07/03/2004, 00.00
indonesia - dossier
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Presidential Candidates: Many Gifts, Many Votes

Voters are promised free circumcisions, books for mosques, fertilisers for farmers, and puppet shows for all

Jakarta (AsiaNews/Agencies) – Vote buying rather than arguments over policies seems to best characterise the ongoing Indonesian election campaign. In addition to heated TV debates, candidates have slugged it out going from village to village and town to down offering and promising anything and everything just to become the country's next president. In so doing they have played on the hopes of the poor and on the religious beliefs of the population.

In the northern suburbs of Jakarta, President Megawati's Indonesian Party of Struggle (PDIP) has handed out rice, fish and pre-cooked spaghetti. "Such gifts show how good Megawati is," a party activist said. "Megawati is touched by the plight of the poor. This is why we vote for her". In a country where circumcision can be expensive, Megawati's party wants to provide poor families with the means to do it for free. The PDIP has already given US$ 50,000 to 60 mosques on the northern side of Jakarta. And Megawati supporters said that they were induced to take part in a rally in the capital thanks to gifts of US$ 5, free lunch and t-shirts.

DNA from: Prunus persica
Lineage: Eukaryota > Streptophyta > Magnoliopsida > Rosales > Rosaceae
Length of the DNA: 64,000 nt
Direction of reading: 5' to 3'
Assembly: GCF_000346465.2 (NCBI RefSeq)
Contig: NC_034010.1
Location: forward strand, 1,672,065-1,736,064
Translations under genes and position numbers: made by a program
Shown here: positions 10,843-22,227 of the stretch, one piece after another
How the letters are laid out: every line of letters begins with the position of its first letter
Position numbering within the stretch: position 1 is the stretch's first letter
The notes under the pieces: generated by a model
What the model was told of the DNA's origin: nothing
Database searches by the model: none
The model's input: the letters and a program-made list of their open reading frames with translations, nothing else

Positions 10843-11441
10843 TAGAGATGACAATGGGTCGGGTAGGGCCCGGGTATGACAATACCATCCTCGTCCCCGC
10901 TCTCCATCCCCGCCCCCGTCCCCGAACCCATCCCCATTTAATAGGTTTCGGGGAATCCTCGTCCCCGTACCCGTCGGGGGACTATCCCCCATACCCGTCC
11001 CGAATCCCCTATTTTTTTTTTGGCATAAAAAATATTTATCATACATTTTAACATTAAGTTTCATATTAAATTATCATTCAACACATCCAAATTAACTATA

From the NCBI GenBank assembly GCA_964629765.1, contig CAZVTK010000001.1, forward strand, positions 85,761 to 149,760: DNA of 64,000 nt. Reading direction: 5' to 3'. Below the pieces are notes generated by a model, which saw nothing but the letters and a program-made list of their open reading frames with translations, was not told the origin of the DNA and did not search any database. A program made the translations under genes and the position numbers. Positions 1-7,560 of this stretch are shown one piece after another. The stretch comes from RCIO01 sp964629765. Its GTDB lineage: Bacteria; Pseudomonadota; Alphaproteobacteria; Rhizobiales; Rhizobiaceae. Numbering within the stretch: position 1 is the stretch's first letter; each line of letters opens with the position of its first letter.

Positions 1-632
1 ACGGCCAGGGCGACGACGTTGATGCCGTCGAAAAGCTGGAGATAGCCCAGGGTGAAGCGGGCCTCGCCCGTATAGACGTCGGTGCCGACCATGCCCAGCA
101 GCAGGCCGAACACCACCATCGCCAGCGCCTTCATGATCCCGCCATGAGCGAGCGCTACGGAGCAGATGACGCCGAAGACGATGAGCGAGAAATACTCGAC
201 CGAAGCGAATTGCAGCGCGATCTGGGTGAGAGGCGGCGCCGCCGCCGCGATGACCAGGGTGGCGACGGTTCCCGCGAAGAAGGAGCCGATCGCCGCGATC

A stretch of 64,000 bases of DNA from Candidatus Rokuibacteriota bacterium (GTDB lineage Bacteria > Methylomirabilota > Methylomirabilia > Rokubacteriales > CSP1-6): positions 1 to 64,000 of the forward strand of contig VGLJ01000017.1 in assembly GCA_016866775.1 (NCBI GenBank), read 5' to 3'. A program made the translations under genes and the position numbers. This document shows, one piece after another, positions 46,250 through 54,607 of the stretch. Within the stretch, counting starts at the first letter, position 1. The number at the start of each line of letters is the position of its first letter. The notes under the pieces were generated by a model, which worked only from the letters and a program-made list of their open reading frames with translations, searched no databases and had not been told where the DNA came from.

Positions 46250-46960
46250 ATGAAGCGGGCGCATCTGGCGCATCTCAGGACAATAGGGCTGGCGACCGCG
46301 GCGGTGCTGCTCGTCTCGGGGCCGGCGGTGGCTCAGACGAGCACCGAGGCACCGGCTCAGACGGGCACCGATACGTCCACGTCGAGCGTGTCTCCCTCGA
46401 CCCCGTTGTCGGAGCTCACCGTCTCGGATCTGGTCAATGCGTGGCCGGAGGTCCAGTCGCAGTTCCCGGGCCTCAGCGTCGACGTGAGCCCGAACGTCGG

Growing criticism has been levelled at Megawati and her party for buying voter support. Many activists stress that the transition from Suharto's dictatorship to democracy has cleared the way for political corruption. According to Luky Djani of Indonesian Corruption Watch, "it all depends on a voter's needs. Farmers might get tools or fertiliser. An Islamic boarding school will get books and money for a new building."

Not to be outdone, the other candidates indulge in the same habit. In East Kalimantan region, a

rally for retired Gen. Wiranto, the candidate of former dictator Suharto's Golkar Party (winner in last April parliamentary elections), ended with a prize draw for TV sets, stereo systems and motorcycles. Susilo Bambang Yudhoyono paid for a traditional puppet show promoting his candidacy.

In spite of all the evidence, politicians reject any suggestion that they are bribing voters claiming instead that it is all charity. According to Beni Prananto, Wiranto's campaign treasurer, "we have to take care of our supporters."

Under the existing election law, candidates are not allowed to give money or promise monetary rewards to influence the outcome of the vote. None the less, the authorities recognise that many voters are unfamiliar with the law and do not report instances when it is broken. "We know they all give money to their supporters, but it is not easy to prove they give it in exchange for votes. The election law is not perfect and the rules on money politics are ambiguous," said Komaruddin Hidayat of the Election Supervisory Body. (MR)

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See also
Ramos-Horta loses E Timor presidential election, Guterres and Ruak in runoff
Filipino Church and civil society for "good governance" and the fight against corruption
Jakarta, bribes on Islamic pilgrimages: six years for former minister of religions
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